A new three-dimensional simulation sheds light on the luminous blue variable (LBV), a relatively rare and still somewhat mysterious type of star.
The star sparkles with an exceptional blue-toned brilliance and exhibits wild variations in both brightness and spectrum. Its appearance tends to fluctuate radically over time, and that has piqued the curiosity of astrophysicists who wonder what processes may be at play.
“The luminous blue variable is a supermassive, unstable star,” says Yan-Fei Jiang, a researcher at the Kavli Institute for Theoretical Physics (KITP) at the University of California, Santa Barbara.
This video shows the 3D simulation of the luminous blue variable star. (High resolution video is available here.)
Unlike our own comparatively smaller and steady-burning sun, researchers have shown that LBVs burn bright and hot, then cool and fade so as to be almost indistinguishable from other stars, only to flare up again, he explains. Because of these changes, conventional one-dimensional models have been less than adequate at explaining the special physics of these stars.
However, thanks to special, data-intensive supercomputer modeling conducted at Argonne National Laboratory’s Argonne Leadership Computing Facility (ALCF) for its INCITE program, researchers have now developed a three-dimensional simulation.
15,740 degrees Fahrenheit
The simulation not only shows the stages of an LBV as it becomes progressively more luminous, then erupts, but also depicts the physical forces that contribute to that behavior. Researchers developed the simulation with computational resources from NASA and the National Energy Research Scientific Computing Center.
Of particular interest to the researchers are the stars’ mass loss rates, which are significant compared to those of less massive stars. Understanding how these stellar bodies lose mass could lead to greater insights into just how they end their lives as bright supernova, Jiang says.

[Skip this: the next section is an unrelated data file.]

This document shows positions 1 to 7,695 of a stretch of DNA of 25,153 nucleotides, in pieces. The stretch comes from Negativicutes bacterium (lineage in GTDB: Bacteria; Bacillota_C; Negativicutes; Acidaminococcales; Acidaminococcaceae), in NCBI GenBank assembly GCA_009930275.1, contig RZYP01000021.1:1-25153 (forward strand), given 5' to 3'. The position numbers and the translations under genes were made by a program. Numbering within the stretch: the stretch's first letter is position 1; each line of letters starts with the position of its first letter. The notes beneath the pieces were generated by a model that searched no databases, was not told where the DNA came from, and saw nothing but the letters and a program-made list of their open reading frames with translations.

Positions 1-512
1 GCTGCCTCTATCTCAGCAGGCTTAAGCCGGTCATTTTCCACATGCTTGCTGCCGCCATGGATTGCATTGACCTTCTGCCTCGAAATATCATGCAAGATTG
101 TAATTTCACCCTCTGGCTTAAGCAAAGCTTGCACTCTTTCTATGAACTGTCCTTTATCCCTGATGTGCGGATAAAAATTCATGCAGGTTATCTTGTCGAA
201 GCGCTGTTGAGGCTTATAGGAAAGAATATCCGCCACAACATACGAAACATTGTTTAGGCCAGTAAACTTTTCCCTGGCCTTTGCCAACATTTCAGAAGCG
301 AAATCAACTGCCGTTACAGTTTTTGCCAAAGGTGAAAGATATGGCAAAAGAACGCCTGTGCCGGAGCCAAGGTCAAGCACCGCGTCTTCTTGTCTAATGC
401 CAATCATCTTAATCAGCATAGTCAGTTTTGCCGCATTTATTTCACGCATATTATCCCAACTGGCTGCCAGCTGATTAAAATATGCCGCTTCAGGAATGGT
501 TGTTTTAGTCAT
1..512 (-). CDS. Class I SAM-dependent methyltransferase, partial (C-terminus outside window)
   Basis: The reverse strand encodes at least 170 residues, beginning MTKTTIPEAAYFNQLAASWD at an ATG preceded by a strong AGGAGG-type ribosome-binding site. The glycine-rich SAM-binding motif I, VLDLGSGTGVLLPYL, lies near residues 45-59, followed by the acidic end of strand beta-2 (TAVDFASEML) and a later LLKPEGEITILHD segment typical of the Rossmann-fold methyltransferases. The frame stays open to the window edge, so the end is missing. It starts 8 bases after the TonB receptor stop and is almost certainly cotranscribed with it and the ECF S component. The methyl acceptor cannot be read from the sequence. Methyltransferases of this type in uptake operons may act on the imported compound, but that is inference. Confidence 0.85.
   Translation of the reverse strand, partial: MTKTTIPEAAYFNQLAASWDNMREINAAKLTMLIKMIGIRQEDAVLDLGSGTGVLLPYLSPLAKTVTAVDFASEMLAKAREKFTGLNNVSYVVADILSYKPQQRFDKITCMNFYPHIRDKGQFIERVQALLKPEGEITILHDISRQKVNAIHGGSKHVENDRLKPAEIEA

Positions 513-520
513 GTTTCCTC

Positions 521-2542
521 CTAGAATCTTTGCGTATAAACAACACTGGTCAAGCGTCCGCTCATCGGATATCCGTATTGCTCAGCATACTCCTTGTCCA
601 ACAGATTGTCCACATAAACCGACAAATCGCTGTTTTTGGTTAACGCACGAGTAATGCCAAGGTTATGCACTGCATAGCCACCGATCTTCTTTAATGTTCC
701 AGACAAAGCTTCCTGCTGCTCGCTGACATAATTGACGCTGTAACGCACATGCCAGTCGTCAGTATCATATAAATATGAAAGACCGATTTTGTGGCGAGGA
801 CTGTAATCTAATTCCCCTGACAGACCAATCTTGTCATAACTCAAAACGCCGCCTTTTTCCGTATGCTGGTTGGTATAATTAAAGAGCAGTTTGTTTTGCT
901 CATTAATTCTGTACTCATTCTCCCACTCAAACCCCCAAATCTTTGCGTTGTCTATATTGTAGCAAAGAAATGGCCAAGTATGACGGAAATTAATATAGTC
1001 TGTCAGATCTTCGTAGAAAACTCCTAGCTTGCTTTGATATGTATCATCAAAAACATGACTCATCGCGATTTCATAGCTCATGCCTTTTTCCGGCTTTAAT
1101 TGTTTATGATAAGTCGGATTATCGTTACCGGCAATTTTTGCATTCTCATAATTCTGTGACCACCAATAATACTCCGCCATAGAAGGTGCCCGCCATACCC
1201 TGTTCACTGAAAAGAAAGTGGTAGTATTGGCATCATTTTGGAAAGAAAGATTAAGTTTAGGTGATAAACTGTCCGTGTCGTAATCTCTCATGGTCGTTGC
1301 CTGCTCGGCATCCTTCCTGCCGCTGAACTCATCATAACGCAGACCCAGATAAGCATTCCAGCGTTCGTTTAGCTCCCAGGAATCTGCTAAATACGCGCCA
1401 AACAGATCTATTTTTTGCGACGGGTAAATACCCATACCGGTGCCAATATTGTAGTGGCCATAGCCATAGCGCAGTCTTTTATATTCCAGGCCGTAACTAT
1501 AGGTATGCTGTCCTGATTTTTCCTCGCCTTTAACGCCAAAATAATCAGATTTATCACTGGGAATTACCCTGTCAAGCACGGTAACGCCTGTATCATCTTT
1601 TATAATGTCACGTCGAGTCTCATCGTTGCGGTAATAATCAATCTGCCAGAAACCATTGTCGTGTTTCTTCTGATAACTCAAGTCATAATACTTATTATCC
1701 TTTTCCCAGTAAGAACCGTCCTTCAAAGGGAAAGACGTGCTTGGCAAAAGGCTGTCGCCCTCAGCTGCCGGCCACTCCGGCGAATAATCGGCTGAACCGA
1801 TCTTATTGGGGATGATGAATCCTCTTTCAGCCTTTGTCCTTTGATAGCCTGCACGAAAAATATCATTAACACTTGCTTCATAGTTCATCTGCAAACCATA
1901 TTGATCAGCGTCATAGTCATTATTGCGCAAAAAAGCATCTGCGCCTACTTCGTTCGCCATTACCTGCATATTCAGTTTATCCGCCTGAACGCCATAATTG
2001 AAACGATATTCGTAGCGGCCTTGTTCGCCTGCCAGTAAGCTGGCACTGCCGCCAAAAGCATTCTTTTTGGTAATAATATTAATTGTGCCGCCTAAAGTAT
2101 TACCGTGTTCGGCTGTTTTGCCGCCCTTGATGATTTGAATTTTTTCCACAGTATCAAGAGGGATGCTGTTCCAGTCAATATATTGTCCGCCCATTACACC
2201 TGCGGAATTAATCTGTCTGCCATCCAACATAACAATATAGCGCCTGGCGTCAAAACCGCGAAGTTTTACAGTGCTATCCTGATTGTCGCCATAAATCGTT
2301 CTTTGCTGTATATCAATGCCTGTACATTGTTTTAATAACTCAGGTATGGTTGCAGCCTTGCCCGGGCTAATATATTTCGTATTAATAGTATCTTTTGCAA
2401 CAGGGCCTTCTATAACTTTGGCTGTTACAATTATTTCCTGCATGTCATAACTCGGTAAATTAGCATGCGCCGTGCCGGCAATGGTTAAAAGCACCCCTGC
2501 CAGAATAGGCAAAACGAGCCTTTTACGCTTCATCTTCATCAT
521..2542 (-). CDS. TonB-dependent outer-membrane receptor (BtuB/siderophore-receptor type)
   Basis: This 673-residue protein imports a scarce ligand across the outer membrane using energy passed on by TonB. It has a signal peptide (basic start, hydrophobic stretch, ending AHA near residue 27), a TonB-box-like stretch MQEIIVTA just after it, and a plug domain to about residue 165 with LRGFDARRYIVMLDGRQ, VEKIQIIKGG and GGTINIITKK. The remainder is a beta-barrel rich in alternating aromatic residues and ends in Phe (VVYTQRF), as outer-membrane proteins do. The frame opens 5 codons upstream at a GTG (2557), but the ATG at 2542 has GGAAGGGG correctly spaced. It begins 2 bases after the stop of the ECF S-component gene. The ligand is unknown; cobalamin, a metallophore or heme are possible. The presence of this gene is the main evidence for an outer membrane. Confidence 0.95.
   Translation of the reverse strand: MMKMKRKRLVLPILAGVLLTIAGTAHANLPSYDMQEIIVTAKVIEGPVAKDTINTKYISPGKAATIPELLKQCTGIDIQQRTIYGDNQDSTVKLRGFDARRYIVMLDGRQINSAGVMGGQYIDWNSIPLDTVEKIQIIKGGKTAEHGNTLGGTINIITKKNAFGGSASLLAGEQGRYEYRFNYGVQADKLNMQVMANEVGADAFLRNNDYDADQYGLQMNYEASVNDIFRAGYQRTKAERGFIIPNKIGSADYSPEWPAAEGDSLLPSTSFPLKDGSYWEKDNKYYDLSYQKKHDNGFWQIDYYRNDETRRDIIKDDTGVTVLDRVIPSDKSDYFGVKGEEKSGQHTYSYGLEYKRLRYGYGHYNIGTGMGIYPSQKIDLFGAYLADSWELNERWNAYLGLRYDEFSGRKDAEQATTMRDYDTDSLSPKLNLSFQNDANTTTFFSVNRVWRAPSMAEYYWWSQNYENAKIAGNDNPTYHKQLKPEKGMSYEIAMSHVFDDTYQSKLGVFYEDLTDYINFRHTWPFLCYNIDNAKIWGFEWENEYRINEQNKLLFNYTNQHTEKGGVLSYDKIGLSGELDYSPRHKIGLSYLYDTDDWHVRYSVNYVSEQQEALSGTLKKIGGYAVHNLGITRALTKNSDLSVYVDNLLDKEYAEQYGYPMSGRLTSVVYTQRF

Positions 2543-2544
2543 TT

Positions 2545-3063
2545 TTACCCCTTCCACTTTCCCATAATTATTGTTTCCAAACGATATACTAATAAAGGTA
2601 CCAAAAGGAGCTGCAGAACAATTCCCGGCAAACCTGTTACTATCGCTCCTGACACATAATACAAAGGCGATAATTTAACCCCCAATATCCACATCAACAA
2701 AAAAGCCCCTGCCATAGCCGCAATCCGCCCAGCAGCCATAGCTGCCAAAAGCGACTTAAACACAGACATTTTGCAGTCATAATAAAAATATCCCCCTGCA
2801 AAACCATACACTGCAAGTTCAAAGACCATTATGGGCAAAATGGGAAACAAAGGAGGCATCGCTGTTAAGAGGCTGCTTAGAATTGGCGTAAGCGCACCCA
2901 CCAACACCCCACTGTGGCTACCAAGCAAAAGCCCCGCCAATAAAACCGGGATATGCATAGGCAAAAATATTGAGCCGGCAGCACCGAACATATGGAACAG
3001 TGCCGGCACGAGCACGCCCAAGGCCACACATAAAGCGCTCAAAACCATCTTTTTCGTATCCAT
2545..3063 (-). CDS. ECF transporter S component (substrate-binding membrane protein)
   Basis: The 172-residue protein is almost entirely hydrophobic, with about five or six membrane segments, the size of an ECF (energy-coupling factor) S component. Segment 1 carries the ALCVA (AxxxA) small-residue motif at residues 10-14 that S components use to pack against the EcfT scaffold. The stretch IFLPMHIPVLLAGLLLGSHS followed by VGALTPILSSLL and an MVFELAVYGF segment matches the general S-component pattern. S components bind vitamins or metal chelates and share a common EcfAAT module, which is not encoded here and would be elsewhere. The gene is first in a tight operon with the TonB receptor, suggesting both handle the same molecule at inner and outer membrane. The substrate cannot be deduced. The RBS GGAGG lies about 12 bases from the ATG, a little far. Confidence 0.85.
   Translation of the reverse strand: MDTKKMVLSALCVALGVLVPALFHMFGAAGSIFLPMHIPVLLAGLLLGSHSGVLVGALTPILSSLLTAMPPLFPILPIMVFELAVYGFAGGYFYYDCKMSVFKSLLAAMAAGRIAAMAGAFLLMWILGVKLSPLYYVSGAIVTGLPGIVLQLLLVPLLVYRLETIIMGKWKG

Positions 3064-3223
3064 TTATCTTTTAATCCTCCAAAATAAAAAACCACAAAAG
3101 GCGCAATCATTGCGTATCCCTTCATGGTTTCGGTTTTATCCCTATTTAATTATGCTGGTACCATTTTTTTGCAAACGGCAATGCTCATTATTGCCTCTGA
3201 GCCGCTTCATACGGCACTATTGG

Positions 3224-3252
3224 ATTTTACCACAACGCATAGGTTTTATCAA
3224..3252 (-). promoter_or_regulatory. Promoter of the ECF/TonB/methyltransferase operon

Among the physical processes never before seen with one-dimensional models are the supersonic turbulent motions—the ripples and wrinkles radiating from the star’s deep envelope as it prepares for a series of outbursts.
“These stars can have a surface temperature of about 9,000 degrees Kelvin during these outbursts,” Jiang says. That translates to 15,740 degrees Fahrenheit or 8,726 degrees Celsius.
Also seen for the first time in three dimensions is the tremendous expansion of the star immediately before and during the outbursts—phenomena researchers had not captured with previous one-dimensional models. The three-dimensional simulations show that it is the opacity of the helium that sets the temperature researchers observed during the outburst.
In a one-dimensional stellar evolution code, helium opacity—the extent to which helium atoms prevent photons (light) from escaping—is not very important in the outer envelope because the gas density at the cooler outer envelope is far too low, Jiang says.
The three-dimensional model demonstrates that “the region deep within the star has such vigorous convection that the layers above that location get pushed out to much larger radii, allowing the material at the location where helium recombines to be much denser,” says coauthor says Lars Bildsten, KITP director.
The radiation escaping from the star’s hot core pushes on the cooler, opaque outer region to trigger dramatic outbursts during which the star loses large amounts mass. Hence, convection—the same phenomena responsible for thundercloud formation—causes not only variations in the star’s radius but also in the amount of mass leaving in the form of a stellar wind.
Additional work is underway on more simulations, including models of the same stars but with different parameters such as metallicity, rotation, and magnetic fields, Jiang says.
“We are trying to understand how these parameters will affect the properties of the stars. We are also working on different types of massive stars—the so-called Wolf-Rayet stars—which also show strong mass loss,” Jiang explains.
Coauthors of the study are from the University of California, Berkeley; Princeton University; and the Flatiron Institute. The National Science Foundation and the Gordon and Betty Moore Foundation funded the work, which appears in Nature.
Source: UC Santa Barbara